Offshore Petroleum Facility Integrity in Australia and the United Kingdom: A Comparative Study of Two Countries Utilising the Safety Case Regime

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Abstract

Offshore petroleum activities are undertaken in some of the most hostile environments on earth. The facilities involved have to withstand not only the extremes of weather, tide and current, but also the temperatures and pressures of the volatile substances that they produce - oil and gas. Those same facilities must also provide living accommodation for the workforce in a relatively restricted space. Together these factors create a potentially harsh and unforgiving working environment.

The regulation of health and safety on offshore installations may be said to involve two interrelated aspects. The first is the immediate health and safety of the workers and does not differ in essence from the situation of workers in any onshore industry (this aspect is sometimes referred to as 'trips and slips'). The second aspect is the integrity of the offshore petroleum facility in relation to the prevention of what are known as catastrophic facility integrity failures (CFIFs) and their mitigation in the event that one occurs. CFIFs are low-probability but high-consequence events that include well blowouts, hydrocarbon leaks (ignited or non-ignited), fires and/or explosions, collisions and leaking subsea equipment. This paper focuses on the second aspect, and in particular on the Safety Case Regime (SCR) as a regulatory tool to prevent or mitigate CFIFs in Australia and the UK.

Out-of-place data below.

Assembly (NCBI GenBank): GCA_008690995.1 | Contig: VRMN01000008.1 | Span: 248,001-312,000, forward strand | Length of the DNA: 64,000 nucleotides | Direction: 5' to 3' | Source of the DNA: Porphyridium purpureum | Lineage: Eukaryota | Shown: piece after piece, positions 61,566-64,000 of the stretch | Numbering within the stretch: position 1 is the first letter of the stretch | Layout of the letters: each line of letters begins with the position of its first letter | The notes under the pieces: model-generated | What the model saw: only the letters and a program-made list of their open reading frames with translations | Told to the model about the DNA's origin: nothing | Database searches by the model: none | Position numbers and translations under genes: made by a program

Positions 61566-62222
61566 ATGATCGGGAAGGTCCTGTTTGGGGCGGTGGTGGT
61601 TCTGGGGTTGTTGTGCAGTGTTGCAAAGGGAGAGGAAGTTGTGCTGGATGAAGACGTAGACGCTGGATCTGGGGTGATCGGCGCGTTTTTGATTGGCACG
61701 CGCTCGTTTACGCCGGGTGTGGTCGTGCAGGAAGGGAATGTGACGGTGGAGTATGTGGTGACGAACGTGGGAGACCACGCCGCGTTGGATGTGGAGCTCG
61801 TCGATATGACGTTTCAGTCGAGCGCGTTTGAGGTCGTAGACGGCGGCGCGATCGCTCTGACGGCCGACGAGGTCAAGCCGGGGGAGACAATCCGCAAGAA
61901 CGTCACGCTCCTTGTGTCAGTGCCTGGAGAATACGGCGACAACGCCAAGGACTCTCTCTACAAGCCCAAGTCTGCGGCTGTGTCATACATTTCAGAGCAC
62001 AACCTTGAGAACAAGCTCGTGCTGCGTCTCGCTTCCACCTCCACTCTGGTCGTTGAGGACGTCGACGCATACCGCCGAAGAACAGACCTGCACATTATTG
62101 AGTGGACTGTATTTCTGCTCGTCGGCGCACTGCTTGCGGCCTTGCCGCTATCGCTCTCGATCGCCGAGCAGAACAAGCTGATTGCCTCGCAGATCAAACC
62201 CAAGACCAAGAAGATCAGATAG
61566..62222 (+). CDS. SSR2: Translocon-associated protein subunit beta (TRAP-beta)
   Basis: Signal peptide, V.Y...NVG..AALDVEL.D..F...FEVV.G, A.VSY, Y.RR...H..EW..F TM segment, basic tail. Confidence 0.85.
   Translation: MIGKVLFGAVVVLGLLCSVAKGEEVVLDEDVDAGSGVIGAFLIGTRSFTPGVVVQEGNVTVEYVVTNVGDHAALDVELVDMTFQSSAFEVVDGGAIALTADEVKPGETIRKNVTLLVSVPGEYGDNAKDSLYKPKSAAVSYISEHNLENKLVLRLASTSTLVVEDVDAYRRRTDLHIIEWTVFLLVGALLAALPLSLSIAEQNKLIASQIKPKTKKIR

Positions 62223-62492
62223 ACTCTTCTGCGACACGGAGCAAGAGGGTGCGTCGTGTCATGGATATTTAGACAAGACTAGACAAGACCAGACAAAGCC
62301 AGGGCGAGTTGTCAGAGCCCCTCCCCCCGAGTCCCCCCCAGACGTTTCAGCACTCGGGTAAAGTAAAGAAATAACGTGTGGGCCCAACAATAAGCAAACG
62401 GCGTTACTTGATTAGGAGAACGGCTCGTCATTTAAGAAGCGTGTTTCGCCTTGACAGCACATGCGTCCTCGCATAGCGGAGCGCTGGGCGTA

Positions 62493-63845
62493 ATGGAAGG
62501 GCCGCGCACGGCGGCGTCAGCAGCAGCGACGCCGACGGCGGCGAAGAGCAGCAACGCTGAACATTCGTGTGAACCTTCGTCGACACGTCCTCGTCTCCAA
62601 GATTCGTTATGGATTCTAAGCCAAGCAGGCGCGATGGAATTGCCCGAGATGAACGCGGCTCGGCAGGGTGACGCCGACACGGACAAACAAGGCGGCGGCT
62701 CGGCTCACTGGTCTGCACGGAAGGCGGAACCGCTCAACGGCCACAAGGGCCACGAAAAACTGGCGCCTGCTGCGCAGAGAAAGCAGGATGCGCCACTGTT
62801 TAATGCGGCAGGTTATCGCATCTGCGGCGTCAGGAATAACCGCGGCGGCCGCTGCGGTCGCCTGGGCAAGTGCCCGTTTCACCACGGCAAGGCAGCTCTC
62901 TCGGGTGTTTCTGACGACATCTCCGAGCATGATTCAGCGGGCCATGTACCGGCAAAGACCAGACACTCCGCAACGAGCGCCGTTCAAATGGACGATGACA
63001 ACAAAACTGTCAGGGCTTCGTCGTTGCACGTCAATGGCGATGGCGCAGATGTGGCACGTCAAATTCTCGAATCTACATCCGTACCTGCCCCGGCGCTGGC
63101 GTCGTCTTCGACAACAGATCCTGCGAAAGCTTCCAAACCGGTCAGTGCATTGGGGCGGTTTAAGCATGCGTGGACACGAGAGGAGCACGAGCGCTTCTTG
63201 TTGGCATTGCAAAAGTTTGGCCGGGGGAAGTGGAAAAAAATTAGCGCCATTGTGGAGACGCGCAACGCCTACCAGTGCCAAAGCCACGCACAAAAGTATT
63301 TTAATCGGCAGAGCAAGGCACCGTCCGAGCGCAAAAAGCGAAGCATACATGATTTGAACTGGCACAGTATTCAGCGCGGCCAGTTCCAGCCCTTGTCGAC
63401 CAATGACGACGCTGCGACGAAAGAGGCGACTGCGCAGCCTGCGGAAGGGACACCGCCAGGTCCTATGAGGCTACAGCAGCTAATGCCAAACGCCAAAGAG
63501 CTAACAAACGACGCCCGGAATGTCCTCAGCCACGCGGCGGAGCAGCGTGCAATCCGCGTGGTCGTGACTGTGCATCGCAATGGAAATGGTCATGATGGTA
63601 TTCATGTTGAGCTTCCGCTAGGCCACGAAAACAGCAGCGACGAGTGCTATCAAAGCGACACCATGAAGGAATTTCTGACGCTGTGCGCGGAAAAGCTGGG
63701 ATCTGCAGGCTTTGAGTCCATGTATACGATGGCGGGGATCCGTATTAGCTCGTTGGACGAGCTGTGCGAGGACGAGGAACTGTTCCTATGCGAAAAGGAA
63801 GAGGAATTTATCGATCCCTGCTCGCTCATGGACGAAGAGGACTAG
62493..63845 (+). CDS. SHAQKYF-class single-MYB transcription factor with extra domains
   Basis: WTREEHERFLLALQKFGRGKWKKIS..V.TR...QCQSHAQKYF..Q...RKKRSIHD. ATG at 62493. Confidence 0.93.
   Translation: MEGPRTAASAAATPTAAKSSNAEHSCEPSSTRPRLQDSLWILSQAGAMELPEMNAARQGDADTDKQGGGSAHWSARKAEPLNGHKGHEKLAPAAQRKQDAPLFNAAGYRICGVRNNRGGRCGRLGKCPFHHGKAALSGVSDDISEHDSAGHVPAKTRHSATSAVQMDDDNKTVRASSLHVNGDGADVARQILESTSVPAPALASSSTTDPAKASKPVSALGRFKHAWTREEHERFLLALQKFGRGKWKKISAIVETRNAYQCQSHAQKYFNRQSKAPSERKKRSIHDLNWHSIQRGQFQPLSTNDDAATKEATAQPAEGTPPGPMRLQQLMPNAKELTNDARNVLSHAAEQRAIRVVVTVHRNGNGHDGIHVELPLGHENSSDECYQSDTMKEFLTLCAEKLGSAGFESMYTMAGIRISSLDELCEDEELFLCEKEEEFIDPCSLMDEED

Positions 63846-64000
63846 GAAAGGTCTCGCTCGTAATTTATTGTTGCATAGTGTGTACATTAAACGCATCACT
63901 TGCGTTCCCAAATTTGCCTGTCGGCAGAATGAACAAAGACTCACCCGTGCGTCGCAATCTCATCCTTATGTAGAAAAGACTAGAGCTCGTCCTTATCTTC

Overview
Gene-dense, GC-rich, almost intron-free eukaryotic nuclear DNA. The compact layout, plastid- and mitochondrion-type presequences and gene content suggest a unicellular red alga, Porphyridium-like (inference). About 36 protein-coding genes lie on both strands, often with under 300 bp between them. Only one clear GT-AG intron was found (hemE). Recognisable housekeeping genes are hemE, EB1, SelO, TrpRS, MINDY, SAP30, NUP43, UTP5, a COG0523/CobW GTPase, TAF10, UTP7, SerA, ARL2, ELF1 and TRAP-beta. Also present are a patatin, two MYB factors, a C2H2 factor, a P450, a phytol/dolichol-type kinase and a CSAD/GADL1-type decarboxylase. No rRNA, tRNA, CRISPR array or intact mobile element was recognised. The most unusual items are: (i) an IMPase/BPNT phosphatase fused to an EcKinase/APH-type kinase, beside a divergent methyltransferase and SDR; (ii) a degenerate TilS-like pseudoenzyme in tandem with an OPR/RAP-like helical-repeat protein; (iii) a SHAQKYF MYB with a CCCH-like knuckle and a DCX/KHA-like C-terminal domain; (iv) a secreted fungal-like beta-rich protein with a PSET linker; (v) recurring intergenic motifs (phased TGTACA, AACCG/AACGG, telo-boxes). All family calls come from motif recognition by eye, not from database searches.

Original languageEnglish
Pages (from-to)1-27
Number of pages27
JournalOil, Gas & Energy Law Intelligence
Volume9
Issue number6
Early online date18 Oct 2011
Publication statusPublished - 2011

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